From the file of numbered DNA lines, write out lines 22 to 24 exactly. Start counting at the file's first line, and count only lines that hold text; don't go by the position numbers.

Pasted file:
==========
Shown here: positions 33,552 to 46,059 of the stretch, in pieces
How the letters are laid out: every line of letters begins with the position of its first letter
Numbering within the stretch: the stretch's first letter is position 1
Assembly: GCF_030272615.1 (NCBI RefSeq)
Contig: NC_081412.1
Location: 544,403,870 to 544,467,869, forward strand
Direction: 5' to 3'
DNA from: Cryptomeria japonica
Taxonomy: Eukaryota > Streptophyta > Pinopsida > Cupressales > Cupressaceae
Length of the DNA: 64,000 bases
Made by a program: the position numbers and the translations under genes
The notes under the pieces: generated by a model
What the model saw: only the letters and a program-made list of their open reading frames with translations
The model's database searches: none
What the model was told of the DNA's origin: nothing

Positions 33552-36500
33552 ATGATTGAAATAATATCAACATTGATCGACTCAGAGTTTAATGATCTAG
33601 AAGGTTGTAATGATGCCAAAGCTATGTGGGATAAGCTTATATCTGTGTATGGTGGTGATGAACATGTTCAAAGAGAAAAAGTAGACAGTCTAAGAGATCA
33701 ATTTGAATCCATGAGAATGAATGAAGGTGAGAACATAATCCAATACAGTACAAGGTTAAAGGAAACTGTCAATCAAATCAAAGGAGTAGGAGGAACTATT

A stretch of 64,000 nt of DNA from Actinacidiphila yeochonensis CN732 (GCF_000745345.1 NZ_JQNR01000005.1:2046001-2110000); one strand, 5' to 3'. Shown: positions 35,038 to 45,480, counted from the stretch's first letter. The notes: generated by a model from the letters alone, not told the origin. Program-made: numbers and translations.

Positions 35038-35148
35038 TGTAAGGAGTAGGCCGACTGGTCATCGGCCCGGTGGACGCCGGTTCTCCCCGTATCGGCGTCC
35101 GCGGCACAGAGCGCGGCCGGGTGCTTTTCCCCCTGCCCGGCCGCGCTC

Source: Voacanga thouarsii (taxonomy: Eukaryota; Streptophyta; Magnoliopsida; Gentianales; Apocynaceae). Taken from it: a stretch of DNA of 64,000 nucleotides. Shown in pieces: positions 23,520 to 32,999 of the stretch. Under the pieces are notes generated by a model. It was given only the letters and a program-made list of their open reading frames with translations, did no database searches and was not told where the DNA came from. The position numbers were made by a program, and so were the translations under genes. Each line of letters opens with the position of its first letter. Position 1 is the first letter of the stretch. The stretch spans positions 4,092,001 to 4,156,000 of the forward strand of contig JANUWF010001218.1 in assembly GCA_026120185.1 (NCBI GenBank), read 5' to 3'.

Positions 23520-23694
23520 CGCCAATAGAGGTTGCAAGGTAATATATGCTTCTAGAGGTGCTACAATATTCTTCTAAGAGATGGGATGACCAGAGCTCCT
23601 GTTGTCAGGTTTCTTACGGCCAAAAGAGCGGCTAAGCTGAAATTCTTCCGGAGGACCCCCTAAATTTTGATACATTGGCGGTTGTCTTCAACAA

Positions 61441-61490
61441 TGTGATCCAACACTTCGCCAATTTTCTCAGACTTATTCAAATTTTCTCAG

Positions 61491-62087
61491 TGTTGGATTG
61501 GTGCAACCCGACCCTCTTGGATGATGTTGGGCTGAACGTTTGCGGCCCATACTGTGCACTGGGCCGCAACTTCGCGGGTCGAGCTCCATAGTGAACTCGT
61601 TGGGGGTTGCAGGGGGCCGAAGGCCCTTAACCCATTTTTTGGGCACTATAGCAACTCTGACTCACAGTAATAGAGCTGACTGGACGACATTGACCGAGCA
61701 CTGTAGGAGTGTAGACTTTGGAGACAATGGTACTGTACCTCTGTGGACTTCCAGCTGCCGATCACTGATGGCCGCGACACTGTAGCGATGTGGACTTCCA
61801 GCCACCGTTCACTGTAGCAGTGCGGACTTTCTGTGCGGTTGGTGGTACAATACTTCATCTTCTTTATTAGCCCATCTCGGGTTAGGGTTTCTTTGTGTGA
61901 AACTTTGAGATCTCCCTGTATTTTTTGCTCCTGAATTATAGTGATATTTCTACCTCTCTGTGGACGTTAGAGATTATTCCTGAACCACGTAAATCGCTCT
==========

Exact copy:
35038 TGTAAGGAGTAGGCCGACTGGTCATCGGCCCGGTGGACGCCGGTTCTCCCCGTATCGGCGTCC
35101 GCGGCACAGAGCGCGGCCGGGTGCTTTTCCCCCTGCCCGGCCGCGCTC

Source: Voacanga thouarsii (taxonomy: Eukaryota; Streptophyta; Magnoliopsida; Gentianales; Apocynaceae). Taken from it: a stretch of DNA of 64,000 nucleotides. Shown in pieces: positions 23,520 to 32,999 of the stretch. Under the pieces are notes generated by a model. It was given only the letters and a program-made list of their open reading frames with translations, did no database searches and was not told where the DNA came from. The position numbers were made by a program, and so were the translations under genes. Each line of letters opens with the position of its first letter. Position 1 is the first letter of the stretch. The stretch spans positions 4,092,001 to 4,156,000 of the forward strand of contig JANUWF010001218.1 in assembly GCA_026120185.1 (NCBI GenBank), read 5' to 3'.